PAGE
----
By Beth Sjoblom, M.D.
Internal Medicine Specialist
St. Anthony’s Medical Center
With winter just around the corner, another season also is getting under way – flu season.
Influenza, known as the flu, is a contagious viral infection of the respiratory tract, affecting 5-20 percent of the U.S. population annually. More than 200,000 people are hospitalized every year from flu complications and about 36,000 people die from it. That’s why getting your flu shot is so important.
The flu usually comes on suddenly, and its symptoms may include fever, dry cough, sore throat, runny or stuffy nose, head and body aches, extreme tiredness, and, sometimes, nausea, vomiting and diarrhea. Most people recover in one to two weeks, but some – typically the elderly, very young children and people with chronic medical problems – may develop serious complications such as dehydration; pneumonia; bronchitis; and worsening of chronic medical conditions such as congestive heart failure, asthma or diabetes. Children may get sinus problems and ear infections.
Good health habits can help prevent the flu:
- Avoid close contact with people who are ill. If you are sick, keep your distance from others to prevent transmission of the flu.
- If possible, stay home from work, school and errands when you are sick.
- Cover your mouth and nose with a tissue when coughing or sneezing to stop airborne droplets from infecting others.
- Wash your hands often to help protect yourself and others from germs.
- Avoid touching your eyes, nose or mouth to avoid transfer of germs from contaminated surfaces.
The flu is spread when an infected person coughs, sneezes or speaks. This sends the flu virus into the air. It then is inhaled into the nose, throat or lungs of others, where it multiplies, causing symptoms of the flu. Flu also may be spread by touching a surface with flu virus on it, such as a doorknob or computer keyboard, then touching your nose or mouth.
A person can spread the flu starting one day before he or she feels sick. Adults can continue to pass the flu virus to others for another three to seven days after symptoms start. Children can pass the virus for longer than seven days. Symptoms start one to four days after the virus enters the body. Some people can be infected with the flu virus without any symptoms, but they still can spread the virus to others.
The best protection against the flu is to get a vaccination each fall. There are two types of vaccines:
- The “flu shot,” an inactivated vaccine (containing killed virus) that is given with a needle. The flu shot is approved for use in people older than 6 months.
- The nasal-spray flu vaccine, a vaccine made with live, weakened flu viruses that do not cause the flu. It is approved for use in healthy people 5 to 49 years of age who are not pregnant.
For those who cannot receive a flu shot, another (although less effective) option is antiviral medication. Three antiviral drugs – amantadine, rimantadine and oseltamivir – have been approved for prevention of the flu. Those three drugs, along with the antiviral drug zanamivir, also may be prescribed for treating the flu. If taken during the first two days of illness, they can reduce the duration of the disease by about one day. Each of these drugs differs in side effects and must be prescribed by a doctor.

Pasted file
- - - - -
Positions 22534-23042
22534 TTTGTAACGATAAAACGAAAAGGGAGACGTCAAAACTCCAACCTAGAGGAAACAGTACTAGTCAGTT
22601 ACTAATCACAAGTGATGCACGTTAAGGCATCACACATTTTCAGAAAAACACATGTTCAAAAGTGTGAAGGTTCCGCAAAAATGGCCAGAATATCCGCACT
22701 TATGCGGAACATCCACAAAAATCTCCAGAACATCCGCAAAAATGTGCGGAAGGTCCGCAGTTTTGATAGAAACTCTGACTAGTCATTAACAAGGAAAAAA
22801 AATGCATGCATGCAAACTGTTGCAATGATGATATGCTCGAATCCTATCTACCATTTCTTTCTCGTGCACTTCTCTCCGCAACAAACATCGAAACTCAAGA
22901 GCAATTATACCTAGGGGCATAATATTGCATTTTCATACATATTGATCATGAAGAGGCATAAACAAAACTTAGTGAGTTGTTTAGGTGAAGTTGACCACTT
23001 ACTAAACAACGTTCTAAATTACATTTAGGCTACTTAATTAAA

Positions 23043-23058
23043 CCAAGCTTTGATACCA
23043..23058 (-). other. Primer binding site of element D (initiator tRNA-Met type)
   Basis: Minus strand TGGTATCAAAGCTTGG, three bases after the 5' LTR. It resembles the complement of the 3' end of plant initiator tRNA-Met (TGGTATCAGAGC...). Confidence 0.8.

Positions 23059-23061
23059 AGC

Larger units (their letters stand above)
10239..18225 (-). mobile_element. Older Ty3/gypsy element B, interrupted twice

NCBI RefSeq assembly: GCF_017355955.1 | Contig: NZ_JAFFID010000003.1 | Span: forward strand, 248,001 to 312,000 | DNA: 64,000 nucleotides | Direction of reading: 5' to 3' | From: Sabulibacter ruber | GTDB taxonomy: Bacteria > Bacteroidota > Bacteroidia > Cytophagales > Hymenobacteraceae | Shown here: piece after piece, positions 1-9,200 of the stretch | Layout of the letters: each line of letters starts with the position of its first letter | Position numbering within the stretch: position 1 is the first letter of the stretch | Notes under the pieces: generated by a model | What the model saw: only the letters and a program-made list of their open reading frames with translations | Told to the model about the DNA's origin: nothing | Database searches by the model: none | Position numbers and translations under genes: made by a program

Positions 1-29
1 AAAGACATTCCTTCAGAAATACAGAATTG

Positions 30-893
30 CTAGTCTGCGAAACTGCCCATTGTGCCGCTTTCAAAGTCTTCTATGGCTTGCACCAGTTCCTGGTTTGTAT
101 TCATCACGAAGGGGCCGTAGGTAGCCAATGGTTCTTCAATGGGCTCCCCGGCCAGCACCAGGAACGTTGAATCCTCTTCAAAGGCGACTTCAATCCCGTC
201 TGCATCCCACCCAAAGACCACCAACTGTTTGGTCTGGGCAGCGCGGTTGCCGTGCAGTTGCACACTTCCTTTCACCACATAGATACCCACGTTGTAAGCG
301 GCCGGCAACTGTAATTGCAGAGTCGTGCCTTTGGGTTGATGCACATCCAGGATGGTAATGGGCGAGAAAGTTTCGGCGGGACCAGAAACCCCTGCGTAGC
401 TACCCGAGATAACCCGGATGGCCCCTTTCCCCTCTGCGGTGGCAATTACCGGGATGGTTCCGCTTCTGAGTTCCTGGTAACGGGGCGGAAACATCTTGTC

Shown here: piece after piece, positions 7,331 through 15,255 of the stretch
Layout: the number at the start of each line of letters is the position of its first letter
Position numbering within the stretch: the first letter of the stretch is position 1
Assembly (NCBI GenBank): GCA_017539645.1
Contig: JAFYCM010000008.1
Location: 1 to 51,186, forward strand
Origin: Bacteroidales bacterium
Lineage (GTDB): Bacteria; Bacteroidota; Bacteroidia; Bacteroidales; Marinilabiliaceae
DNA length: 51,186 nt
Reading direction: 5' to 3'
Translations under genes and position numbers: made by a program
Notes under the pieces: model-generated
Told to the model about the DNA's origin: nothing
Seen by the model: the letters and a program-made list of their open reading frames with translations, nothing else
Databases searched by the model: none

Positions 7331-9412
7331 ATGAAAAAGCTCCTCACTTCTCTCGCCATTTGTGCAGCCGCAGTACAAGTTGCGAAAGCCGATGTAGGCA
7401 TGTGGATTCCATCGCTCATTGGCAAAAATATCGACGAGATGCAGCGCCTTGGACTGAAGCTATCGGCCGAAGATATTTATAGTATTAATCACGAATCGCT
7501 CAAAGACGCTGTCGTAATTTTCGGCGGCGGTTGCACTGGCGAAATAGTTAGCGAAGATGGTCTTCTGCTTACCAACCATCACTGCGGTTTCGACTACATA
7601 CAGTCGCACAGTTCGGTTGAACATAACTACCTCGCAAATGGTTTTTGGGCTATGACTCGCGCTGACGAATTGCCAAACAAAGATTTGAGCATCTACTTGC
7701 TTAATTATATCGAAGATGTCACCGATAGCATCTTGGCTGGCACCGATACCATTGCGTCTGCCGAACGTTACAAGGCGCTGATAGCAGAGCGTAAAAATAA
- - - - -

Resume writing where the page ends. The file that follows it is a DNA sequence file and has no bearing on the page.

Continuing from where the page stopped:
If you do get the flu, you should rest, drink plenty of liquids, avoid using alcohol and tobacco, and take medications to relieve the symptoms. Never give aspirin to children or teenagers who have flu-like symptoms without first asking your doctor. Since influenza is caused by a virus, antibiotics don’t work to cure it.
You cannot get the flu from the vaccine. The side effects from the flu shot are generally minimal. So, most people should choose the shot over the flu. Be safe, be healthy, and talk to your doctor about whether a flu shot is right for you.
Dr. Beth Sjoblom, an internal medicine specialist who is board-certified in geriatrics, is a member of St. Anthony’s Physician Organization. She practices at St. Anthony’s Medical Plaza, Suite 270, 12700 Southfork Road, 314-525-4678. For a referral to any St. Anthony’s physician, call 314-ANTHONY (268-4669) or 1-800-554-9550.
St. Anthony's Offering Flu Shots at Urgent Care Centers
St. Anthony’s Medical Center is offering flu shots to the community this year at all four of its urgent care centers. The cost is $25 for the traditional shot, or $30 for the new intradermal injection that uses a smaller needle injected into the skin instead of the muscle. FluMist nasal spray also is available for $45. This year’s flu vaccine offers protection against H1N1 and the seasonal flu virus.
Flu shots are available from 8 a.m. to 8 p.m. daily at all four of St. Anthony’s Urgent Care centers:
- Arnold Urgent Care, 3619 Richardson Square Drive in Arnold;
- Big Bend Urgent Care, 10296 Big Bend Blvd., at Hwy. 44 and Big Bend;
- Fenton Urgent Care, 714 Gravois Road in Fenton;
- Lemay Urgent Care, 2900 Lemay Ferry Road in south county.
People who are older than 65, have a chronic illness or work with chronically ill people are especially susceptible to flu and are advised to receive a flu shot. Flu shot recipients must be at least 7 years old. Individuals age 18 and younger need to have a parent with them to sign a consent form. Pregnant women can receive the vaccine with an order from their doctor. The intradermal injection can only be administered to individuals between the ages of 18 and 64.
St. Anthony’s will bill to Medicare, but all other flu shot recipients will be required to pay with cash or charge. Recipients will receive a receipt for their vaccinations to pursue reimbursement opportunities with their own insurance companies.
No appointment is necessary. For more information on St. Anthony’s flu shots, call the flu shot hotline at 314-525-4999 or call 314-ANTHONY (268-4669) or visit www.stanthonysmedcenter.com.